Individuals who have a sexually transmitted disease (e.g., genital herpes, gonorrhea, syphilis, and chlamydia) and women with yeast and bacterial vaginal infections have an increased risk of becoming infected with HIV if exposed to the virus through sexual contact.
Although several explanations have been proposed, exactly how and why STDs have this effect has not been clear. Now, Teunis B.H. Geijtenbeek and colleagues, at VU University Medical Center, The Netherlands, have described a way in which STDs can increase acquisition of HIV-1 infection in an ex vivo human skin explant model that they hope might be amenable to therapeutic modulation to prevent HIV transmission.
In the ex vivo human skin explant model, although immature immune cells known as Langerhans cells (LCs) captured HIV, they did not efficiently transmit the virus to T cells, something that is essential for the initiation of full disease.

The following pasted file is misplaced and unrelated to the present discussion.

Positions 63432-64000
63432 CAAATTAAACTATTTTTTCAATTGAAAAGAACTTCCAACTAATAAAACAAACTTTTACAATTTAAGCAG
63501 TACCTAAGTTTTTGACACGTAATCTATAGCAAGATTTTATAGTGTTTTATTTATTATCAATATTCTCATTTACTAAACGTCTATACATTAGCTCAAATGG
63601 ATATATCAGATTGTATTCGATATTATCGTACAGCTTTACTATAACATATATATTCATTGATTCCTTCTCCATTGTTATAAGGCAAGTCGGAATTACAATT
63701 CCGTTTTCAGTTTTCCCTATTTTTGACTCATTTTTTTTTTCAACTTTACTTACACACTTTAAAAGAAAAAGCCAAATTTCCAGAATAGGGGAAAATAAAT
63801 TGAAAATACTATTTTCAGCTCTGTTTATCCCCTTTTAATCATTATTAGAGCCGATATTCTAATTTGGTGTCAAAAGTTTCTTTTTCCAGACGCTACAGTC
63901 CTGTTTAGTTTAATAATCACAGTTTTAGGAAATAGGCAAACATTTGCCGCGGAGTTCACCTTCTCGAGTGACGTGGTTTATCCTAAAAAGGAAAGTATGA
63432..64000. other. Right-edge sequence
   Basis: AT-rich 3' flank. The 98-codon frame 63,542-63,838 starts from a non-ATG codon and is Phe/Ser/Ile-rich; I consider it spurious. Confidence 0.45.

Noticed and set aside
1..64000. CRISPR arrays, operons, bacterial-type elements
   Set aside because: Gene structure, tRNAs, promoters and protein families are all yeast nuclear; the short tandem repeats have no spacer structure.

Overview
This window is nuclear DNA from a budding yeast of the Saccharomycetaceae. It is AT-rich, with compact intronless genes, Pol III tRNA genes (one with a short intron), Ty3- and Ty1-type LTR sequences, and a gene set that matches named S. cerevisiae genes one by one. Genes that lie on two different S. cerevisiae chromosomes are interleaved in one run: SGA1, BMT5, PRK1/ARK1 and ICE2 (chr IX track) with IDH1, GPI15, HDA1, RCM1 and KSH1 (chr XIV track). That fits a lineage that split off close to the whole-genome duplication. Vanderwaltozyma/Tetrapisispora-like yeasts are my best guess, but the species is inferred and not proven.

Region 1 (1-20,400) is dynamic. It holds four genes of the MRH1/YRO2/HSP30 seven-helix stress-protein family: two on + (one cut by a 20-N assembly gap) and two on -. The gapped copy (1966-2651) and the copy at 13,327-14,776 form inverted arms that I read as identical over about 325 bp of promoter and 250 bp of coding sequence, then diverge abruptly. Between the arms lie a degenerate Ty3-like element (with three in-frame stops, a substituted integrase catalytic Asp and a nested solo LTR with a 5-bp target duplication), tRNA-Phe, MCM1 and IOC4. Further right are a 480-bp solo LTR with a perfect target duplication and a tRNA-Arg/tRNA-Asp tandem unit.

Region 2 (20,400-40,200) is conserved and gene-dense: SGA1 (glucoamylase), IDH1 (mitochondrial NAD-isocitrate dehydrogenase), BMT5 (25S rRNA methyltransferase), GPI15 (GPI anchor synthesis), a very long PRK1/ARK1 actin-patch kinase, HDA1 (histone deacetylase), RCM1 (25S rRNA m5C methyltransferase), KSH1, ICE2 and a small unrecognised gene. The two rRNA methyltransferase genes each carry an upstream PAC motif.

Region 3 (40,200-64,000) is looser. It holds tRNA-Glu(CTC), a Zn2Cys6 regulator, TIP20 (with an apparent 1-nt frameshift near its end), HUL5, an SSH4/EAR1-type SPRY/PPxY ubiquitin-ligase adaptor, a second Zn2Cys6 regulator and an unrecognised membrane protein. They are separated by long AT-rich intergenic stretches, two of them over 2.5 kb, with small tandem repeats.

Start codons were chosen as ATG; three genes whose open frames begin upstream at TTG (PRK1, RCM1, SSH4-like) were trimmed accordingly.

By contrast, efficient virus transmission was observed if LCs were activated by inflammatory stimuli. As the infectious agents that cause the STDs thrush and gonorrhea triggered the same inflammatory stimuli in vaginal and skin explants, the authors suggest that in the presence of an STD-causing infectious agent, LCs might become activated, thereby increasing an individual's risk of becoming infected with HIV.
Further, these data suggest that antiinflammatory therapies might provide a way to prevent HIV transmission.
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